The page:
“If the breakdown capacity increases, then higher 8) ___ of a drug are normally required in order to achieve the same effect. More research will be needed to confirm the results, but CYP3A4 is considered to be the most important enzyme in drug turnover in the body, and the results may have significance for many drugs,” says Jonatan Lindh at the Department of Laboratory Medicine and one of the scientists who carried out the study.


The effects of vitamin D on CYP3A4 have previously been demonstrated in experiments in cell cultures. But the study shows for the first time that the mechanism can play an important role in the pharmacological treatment of patients, and it shows for the first time that variation in exposure to sunlight may affect the sensitivity of individuals to 9) ___.


ANSWERS: 1) seasons; 2) body’s; 3) blood; 4) immune; 5) rejection; 6) sunlight; 7) liver; 8) doses; 9) drugs

Yes, the American Founding Fathers DID Support Vaccinations


Benjamin Franklin’s son Franky died of smallpox
Collection of Ann C. Boswell


During the early years of the U.S., inoculation was used to quell smallpox, the deadliest scourge of the day. Such preventive public health measures framed the early days of our nation as tightly as the “unalienable rights” of life, liberty and the pursuit of happiness. John Adams was inoculated in 1764. Twelve years later, while he was in Philadelphia declaring American independence, his wife and children were inoculated as an epidemic raged in Boston. George Washington ordered his soldiers to be inoculated in 1777 because more men were dying from smallpox than to Redcoat muskets. Thomas Jefferson, who avidly followed the scientific literature on the subject, inoculated himself and his children in 1782. However, the most eloquent advocate of smallpox inoculation was Benjamin Franklin.


In 1721, the Puritan minister Cotton Mather promoted inoculation in partnership with a Boston physician named Zabdiel Boylston, who risked life and limb by inoculating his children, his black servants and many of his patients. Among those opposing Mather’s efforts was Franklin’s brother James, the contrarian publisher of The New England Courant. Aside from the inherent danger of the procedure, James Franklin argued that religious zealots had no business practicing medicine. He was hardly alone; many colonists considered inoculation a breach of the Sixth Commandment (“Thou shalt not kill”).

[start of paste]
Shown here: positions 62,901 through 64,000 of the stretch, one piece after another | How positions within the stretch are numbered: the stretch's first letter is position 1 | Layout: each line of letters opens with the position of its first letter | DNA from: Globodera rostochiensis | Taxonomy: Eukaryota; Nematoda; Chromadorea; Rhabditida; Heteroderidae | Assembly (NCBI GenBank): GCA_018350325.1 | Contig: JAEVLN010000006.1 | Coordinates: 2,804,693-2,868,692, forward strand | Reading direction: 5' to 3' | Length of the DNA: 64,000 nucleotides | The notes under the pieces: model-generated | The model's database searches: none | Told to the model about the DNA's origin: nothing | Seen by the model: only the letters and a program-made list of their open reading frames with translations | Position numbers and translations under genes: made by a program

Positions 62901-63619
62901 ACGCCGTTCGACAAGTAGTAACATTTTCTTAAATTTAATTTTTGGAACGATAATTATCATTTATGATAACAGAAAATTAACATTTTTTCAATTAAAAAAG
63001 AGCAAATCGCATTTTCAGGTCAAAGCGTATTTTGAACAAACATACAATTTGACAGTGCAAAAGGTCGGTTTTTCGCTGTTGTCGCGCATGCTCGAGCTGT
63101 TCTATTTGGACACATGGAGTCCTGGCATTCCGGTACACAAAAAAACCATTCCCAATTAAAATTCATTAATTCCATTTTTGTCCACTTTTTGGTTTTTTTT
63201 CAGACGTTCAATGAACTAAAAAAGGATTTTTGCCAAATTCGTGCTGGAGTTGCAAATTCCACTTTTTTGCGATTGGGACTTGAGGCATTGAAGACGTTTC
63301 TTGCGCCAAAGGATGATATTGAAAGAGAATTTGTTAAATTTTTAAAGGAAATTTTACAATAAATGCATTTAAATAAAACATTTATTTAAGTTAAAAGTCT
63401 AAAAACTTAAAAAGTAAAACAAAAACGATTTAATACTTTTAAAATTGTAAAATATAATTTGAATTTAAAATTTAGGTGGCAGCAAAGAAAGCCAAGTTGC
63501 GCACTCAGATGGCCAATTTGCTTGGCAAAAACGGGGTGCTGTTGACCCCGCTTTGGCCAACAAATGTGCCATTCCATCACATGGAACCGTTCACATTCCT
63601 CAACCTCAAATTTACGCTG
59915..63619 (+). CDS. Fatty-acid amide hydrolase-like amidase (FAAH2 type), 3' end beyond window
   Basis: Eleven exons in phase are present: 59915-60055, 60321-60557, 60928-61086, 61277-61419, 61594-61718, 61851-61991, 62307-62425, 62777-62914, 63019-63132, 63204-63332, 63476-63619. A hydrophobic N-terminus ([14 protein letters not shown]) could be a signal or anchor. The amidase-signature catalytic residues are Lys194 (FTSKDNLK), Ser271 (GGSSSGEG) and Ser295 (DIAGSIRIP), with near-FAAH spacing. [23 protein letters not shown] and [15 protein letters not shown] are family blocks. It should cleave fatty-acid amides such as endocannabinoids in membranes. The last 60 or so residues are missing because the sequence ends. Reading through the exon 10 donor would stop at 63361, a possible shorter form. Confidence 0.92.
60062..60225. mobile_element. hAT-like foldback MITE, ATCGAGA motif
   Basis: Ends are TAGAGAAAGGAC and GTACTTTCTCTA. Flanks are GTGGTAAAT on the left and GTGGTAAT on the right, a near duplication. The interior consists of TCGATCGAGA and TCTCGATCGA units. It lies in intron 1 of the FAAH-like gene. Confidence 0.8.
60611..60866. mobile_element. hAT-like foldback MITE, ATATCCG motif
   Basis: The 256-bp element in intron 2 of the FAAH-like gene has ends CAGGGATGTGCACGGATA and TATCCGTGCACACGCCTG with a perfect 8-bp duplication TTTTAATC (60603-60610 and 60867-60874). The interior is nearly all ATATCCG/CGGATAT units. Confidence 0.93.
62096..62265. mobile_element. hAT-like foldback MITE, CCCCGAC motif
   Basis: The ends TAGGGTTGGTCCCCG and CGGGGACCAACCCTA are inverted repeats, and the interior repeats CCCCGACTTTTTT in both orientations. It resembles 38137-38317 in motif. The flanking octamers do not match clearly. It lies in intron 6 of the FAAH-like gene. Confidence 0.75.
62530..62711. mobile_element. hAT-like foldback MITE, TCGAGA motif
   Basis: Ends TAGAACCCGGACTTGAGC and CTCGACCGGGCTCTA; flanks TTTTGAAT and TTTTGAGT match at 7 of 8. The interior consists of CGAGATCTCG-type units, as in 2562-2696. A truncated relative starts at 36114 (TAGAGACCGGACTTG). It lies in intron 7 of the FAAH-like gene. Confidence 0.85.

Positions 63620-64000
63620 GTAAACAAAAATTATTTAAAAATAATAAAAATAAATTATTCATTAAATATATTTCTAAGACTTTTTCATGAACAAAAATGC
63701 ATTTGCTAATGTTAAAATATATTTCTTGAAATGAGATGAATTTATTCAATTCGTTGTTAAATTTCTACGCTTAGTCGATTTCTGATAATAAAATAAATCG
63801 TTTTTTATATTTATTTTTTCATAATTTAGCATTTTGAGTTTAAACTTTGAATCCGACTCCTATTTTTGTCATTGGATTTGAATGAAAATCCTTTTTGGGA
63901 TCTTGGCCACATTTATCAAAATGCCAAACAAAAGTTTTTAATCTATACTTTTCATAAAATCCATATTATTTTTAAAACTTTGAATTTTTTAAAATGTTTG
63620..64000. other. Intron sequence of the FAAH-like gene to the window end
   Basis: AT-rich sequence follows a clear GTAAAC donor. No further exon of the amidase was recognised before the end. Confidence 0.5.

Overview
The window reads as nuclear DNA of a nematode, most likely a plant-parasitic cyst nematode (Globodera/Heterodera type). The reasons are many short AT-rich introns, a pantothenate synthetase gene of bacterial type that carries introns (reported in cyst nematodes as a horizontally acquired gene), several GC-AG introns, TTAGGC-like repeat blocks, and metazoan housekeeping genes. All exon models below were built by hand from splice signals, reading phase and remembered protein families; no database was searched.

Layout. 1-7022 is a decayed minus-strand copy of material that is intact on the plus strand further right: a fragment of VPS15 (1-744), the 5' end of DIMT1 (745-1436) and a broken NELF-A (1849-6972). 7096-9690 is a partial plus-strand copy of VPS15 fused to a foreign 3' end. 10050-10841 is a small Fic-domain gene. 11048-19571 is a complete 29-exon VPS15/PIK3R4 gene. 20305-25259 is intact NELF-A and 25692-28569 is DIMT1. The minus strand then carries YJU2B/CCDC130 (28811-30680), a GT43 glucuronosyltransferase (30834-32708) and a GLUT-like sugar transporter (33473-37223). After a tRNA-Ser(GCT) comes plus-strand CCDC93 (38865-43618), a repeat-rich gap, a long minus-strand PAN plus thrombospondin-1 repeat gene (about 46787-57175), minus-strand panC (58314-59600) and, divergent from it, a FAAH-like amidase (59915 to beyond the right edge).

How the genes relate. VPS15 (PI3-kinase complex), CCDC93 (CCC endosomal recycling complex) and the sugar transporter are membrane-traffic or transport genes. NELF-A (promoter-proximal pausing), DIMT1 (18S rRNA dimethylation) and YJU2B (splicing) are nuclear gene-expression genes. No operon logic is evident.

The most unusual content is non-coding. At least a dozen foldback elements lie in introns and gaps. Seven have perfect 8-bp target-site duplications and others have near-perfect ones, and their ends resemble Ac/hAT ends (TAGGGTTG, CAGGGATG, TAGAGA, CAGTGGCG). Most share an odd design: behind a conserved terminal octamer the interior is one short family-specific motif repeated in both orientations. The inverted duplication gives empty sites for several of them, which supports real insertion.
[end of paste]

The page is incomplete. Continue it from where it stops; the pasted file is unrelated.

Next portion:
Inoculation involved lancing open a wound and implanting dried scabs or fresh pus containing variola (the virus that causes smallpox) under the skin of a healthy, uninfected person. Said to have originated in China, it was commonly practiced across the Far East and the Ottoman Empire. The procedure typically caused a milder form of smallpox and conferred lifelong immunity. Still, many people became ill, and not a few died. Moreover, it was feared that the inoculated would infect others.


Yet after an initial silence (perhaps out of fear of enraging his older brother), Benjamin Franklin became one of the colonies’ leading proponents of inoculation, trumpeting his advocacy in the pages of his own newspaper, The Pennsylvania Gazette. Reporting on 72 Bostonians inoculated in March 1730, for example, he noted that only two died while “the rest have recovered perfect health. “Of those who had it in the common way,” he continued, “’tis computed that one in four died.” In the following decades Franklin compiled and published quantitative studies on inoculation’s value, working with several physicians at the Pennsylvania Hospital, an institution he helped found, and with the famed British clinician William Heberden. He was also concerned that the high cost of the procedure – more than many colonists’ annual income – made it inaccessible to the poorest Americans. In 1774, to counter this inequity, Franklin established the Society for Inoculating the Poor Gratis.